Canadians with cystic fibrosis being denied access to life-changing drug, Taber man says

Marten Devlieger was diagnosed with CF when he was two years old. He says people who need these life-changing medicines don't have time to wait.

LETHBRIDGE — A Taber, Alta., man is calling on government to take action and help grant Canadians with cystic fibrosis better access to breakthrough treatments.

Marten Devlieger was diagnosed with CF when he was two-years-old. CF is a fatal, genetic disease that affects the lungs and digestive system. More than 4,300 Canadians suffer from the disease. The median age of survival is 52 years.

A U.S.-based drug company, Vertex Pharmaceuticals, has spent years developing life-changing medications that target the underlying cause of the disease, but the medications are costly and getting access to them is difficult.

Devlieger said people who need these life-changing medicines don't have time to wait.

“I wake up at night sweating and having nightmares over that I might not see my kids graduate, and yet there is help, and there’s a drug that can stop this, that is right across the line in the U.S.,” he said.

Devlieger’s sister, Karen Hamilton also suffered from CF. She died in 2018 at the age of 33.

“She never had access to these drugs. The time is now. We need change, and people could live a normal life,” he said.

For years Devlieger has been working to increase awareness about the disease and help raise funds for research. But he said he has shifted his focus, and is now advocating for the federal and provincial governments to take immediate steps so Canadian CF patients can get access to the newest Vertex drug recently approved in the U.S.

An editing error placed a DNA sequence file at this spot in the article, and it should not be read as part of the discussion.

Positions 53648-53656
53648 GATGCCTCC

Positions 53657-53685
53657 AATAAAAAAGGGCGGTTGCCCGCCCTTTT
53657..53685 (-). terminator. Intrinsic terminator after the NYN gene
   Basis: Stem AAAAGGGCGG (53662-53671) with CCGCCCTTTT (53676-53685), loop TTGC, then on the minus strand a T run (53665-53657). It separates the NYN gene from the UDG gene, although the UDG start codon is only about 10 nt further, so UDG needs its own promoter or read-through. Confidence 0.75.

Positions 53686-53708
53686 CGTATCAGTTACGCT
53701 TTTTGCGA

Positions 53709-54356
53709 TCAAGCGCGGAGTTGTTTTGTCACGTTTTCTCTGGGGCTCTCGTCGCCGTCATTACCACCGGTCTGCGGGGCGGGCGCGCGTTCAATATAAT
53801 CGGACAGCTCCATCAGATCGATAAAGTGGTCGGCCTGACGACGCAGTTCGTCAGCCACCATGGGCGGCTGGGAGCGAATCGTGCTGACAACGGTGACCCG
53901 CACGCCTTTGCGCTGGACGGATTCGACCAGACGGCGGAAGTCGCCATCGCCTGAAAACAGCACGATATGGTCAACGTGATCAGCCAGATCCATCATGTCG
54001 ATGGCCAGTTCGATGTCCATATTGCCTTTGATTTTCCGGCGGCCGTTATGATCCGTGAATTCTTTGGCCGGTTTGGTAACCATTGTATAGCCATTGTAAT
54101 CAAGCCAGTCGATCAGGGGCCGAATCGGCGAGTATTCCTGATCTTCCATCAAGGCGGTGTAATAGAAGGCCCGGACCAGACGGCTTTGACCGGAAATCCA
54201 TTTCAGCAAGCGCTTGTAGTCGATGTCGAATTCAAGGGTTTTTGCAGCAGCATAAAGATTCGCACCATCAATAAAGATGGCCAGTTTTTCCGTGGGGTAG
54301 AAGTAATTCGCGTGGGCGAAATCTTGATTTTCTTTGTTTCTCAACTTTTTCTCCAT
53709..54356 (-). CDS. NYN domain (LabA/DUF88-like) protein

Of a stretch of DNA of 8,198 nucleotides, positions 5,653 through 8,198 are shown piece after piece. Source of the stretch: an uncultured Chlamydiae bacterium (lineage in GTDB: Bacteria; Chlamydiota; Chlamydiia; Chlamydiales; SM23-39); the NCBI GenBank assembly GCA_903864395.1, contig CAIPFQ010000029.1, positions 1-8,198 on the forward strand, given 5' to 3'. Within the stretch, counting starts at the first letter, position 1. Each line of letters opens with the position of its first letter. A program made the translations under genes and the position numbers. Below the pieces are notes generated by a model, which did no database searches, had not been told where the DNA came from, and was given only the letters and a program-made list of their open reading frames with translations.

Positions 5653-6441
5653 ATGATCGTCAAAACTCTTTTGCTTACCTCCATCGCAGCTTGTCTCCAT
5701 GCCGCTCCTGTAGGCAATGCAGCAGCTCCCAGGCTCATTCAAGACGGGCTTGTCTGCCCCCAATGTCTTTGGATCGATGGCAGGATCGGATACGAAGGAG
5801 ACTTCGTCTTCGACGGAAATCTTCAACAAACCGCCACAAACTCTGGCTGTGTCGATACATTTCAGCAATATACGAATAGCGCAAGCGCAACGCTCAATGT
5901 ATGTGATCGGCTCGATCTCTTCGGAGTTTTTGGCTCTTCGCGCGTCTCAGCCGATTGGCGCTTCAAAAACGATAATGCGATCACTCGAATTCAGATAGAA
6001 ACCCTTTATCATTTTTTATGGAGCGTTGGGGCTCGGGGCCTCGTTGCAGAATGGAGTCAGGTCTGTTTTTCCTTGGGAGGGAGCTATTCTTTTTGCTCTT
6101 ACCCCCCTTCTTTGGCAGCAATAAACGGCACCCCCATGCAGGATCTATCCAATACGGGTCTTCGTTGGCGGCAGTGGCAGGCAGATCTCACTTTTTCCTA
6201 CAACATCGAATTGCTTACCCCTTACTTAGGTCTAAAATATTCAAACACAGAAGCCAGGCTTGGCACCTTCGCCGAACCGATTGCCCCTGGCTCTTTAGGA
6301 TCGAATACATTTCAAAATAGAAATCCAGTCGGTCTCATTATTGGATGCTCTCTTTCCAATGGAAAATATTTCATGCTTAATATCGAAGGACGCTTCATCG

“The shift for cystic fibrosis really came to a tipping point this last year, from research, to now drug coverage. The drugs are there, the miracle drug is there, but now its how do we get it? How do we get access to it? How do we work with governments to get access to it?” he said.
 

$300k per year

The price tag for the latest Vertex drug, Trikafta, is an estimated $300,000 per year. It will likely be another few months before the drug begins Health Canada’s approval process. The decision on whether or not to cover the drug is up to each individual province.

Three other Vertex drugs have been approved by Health Canada. The first, Ivacaftor, is effective in treating patients with a specific and relatively rare gene mutation. That drug is covered by Alberta Blue Cross for patients with that mutation.

The other two medications, which are less effective but target the most common CF mutation, are not covered by Alberta Blue Cross, although patients can sometimes get coverage through private insurance.

Devlieger said the high price tag is worth it in the long run.

“It’s still cheaper to pay for the drug, than to hospitalize people. People with cystic fibrosis are often hospitalized a lot, and I think that’s where the Canadian system is broken,” he said. “We are not looking at the whole picture, because it’s such a rare disease.”

Devlieger said the new drug is giving life back to people who had no hope, “but governments are withholding that hope.”

Marten said the CF community is small, and many patients are sick. That’s why he feels it’s so important to speak out while he still can.

“I’m going to fight for these drugs, and for the people who don’t have loud voices, until either the day I’m dead, or until the day that everyone in Canada gets access to these life-saving medications.”